Bay of Islands
Pounding seas and fierce winds have sculpted the Bay of Islands coastline over thousands of years. Standing on a clifftop puts you front and centre in one of Australia’s most impressive and evolving natural sights. The scale is awe-inspiring – towering rock stacks, arches and islands carved from the cliffs by rain, wind and ocean.
Uncrowded and uncomplicated, this quiet cove offers wonderful seascapes in peaceful isolation. It’s easy to reach and easy to love –refreshing sea and surf, majestic Iimestone stacks and multi-hued limestone cliffs. Chill out and fill your soul with fresh salty air. Wander the beach and enjoy the rare coupling of seclusion and awe at nature’s powerful beauty.
Ralph Illidge Sanctuary
A special place to get up close with some of our quirkiest and quaintest native creatures, including the long-nosed Potoroo, the Powerful Owl, the Rufous Bristlebird and the White Goshawk. Everything abounds in this 40-acre volunteer-managed sanctuary: walking tracks criss-cross the bushland, native flora thrives and rare wildlife finds refuge. Pack a picnic and immerse yourself in stunning natural surrounds.
Hopkins Falls are a sight to behold in any season, and a dream location for painters or picnickers. At an impressive 90 metres across, they are Victoria’s widest falls. In winter or after heavy rainfall, the water tumbles wildly down over the rocks. And, for a few days each summer, you can witness baby eels migrating upstream and over the falls.
Tower Hill State Game Reserve
Discover the mystery and majesty of an ancient volcanic landscape. Nestled in a dormant volcanic crater, this wildlife haven showcases enthralling local indigenous culture, authentic Aussie bushland and eye-popping scenery. Commune with nature in a landscape brimming with iconic native birds and creatures including emus, koalas, kangaroos, wallabies, echidnas, black swans, wedge-tail eagles, magpie geese and reptiles.
Belfast Coastal Reserve
Fringing the coast from Warrnambool to Port Fairy, this reserve offers surprises at every turn – rocky reefs, sandy beaches, coastal dunes, salt marshes, estuaries and rare creatures such as the Orange-bellied Parrot. Wander and keep watch for wild things thriving here: on the beach, Victoria’s largest population of Hooded Plovers, and in the ocean, southern right whales and dolphins.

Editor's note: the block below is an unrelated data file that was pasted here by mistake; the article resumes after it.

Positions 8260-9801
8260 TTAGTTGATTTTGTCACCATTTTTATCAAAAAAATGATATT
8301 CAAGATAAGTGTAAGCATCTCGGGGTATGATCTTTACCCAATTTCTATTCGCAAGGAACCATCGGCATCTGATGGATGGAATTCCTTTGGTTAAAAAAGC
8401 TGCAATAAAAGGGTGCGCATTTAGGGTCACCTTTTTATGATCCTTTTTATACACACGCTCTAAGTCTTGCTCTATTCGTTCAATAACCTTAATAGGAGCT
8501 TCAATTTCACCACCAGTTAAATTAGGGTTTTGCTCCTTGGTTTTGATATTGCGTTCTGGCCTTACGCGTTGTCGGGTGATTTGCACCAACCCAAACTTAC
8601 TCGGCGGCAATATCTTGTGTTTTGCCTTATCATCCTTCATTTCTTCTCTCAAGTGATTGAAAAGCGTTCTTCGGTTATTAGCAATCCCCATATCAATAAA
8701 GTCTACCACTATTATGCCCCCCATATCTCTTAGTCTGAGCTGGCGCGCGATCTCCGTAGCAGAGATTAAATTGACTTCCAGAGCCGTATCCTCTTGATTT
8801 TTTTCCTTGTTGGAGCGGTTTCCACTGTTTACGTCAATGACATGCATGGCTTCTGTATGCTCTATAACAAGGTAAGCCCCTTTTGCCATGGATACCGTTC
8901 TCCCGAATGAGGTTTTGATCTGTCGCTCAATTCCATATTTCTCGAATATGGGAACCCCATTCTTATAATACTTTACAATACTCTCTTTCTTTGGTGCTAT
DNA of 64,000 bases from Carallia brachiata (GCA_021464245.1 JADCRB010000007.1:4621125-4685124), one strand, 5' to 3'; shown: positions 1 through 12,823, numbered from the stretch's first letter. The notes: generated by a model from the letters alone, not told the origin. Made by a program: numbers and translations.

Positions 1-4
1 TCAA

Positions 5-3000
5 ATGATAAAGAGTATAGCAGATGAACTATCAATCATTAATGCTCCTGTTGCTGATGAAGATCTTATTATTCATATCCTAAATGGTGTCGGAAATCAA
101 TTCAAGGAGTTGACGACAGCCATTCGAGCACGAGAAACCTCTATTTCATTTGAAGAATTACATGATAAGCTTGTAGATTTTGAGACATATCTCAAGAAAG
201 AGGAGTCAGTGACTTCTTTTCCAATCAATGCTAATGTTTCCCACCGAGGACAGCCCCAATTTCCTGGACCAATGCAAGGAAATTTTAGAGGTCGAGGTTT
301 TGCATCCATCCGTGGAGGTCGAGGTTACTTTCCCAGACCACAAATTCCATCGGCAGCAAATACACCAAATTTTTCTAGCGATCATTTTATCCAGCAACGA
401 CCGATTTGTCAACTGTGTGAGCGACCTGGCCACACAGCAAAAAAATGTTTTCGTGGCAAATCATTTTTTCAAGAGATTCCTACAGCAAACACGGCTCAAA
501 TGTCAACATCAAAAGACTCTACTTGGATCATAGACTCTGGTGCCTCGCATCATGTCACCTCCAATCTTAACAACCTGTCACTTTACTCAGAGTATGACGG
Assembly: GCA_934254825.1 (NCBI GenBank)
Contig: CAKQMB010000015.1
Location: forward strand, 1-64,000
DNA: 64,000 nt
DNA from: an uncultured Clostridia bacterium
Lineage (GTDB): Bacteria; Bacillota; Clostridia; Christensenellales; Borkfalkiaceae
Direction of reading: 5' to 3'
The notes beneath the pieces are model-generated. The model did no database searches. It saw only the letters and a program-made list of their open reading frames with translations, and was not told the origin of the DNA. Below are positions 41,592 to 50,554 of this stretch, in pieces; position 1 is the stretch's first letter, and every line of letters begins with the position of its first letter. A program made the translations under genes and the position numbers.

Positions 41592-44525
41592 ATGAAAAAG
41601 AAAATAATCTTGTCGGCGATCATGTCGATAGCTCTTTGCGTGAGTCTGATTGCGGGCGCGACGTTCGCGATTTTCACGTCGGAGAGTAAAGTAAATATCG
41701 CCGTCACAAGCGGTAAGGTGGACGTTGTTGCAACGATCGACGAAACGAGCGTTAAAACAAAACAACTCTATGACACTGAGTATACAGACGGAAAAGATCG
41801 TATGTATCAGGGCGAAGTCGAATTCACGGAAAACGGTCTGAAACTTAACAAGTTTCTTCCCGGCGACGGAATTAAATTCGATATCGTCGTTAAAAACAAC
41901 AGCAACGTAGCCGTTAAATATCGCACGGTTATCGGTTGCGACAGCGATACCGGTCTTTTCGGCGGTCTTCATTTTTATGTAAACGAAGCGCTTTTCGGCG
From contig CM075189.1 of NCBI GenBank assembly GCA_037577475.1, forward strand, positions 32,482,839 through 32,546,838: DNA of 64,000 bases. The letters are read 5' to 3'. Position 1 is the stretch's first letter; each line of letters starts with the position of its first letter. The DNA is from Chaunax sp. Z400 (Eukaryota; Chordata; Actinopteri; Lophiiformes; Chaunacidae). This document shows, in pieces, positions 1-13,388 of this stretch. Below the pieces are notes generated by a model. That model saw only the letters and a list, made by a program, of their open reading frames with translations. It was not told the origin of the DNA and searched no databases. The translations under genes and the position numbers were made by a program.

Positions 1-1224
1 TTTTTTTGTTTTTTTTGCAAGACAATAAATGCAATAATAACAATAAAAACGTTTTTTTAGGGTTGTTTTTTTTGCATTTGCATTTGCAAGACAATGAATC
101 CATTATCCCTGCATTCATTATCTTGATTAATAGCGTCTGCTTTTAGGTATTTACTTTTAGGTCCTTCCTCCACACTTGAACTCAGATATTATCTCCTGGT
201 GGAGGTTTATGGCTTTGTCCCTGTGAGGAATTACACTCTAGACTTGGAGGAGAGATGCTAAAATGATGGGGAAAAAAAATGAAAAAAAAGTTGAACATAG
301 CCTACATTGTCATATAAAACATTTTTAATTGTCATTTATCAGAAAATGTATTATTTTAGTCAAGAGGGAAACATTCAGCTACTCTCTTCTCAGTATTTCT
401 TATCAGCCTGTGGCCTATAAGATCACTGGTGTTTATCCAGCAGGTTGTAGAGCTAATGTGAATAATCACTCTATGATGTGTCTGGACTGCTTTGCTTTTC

Nature’s glory – the daily sunset arrival of tens of thousands of mutton birds (or short-tailed shearwaters) is an unforgettable sight. Each year, the birds journey from the northern hemisphere to raise their young on Griffiths Island. Take position on the viewing platform between late September and mid-April and watch swarming birds return to their island burrows at dusk.
Come for the remarkable views of rocky, limestone cliffs and stay for the wonder of ancient sacred land. With Aboriginal cultural sites this area is part of the traditional homelands of the Peek wurrung speakers and has spiritual connections with Deen Maar (Lady Julia Percy Island). For many thousands of years indigenous people gathered here for ceremony and feasting.
Relax and recharge in a diversity hotspot. This extensive wetlands system features a host of habitats: freshwater meadows, tracts of reeds, semi-permanent saline marshes and saltmarsh communities. Birdlife teems all around. While away an afternoon wandering the walking trail, bird-watching and soaking up spectacular views of Lake Yambuk, Lady Julia Percy Island and the Southern Ocean.
Budj Bim National Park
Imagine the powerful ancestral forces that created this rich cultural landscape. Stand on a crater rim to ogle scenic Lake Surprise. Pack a torch and pick your way through the darkness of a prehistoric tunnel cave. Explore an ancient lava canal and settle into the stillness and await the sights and sounds of parrots, honeyeaters, kookaburras, hawks or eagles.
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Great Ocean Road Regional Tourism acknowledges the Traditional Custodians of the Great Ocean Road region the Wadawuurung, Eastern Maar & Gunditjmara. We pay our respects to their Ancestors, past present and emerging. We recognise and respect their unique cultural heritage and the connection to their traditional lands. We commit to building genuine and lasting partnerships that recognise, embrace and support the spirit of reconciliation, working towards self-determination, equity of outcomes and an equal voice for Australia’s first people.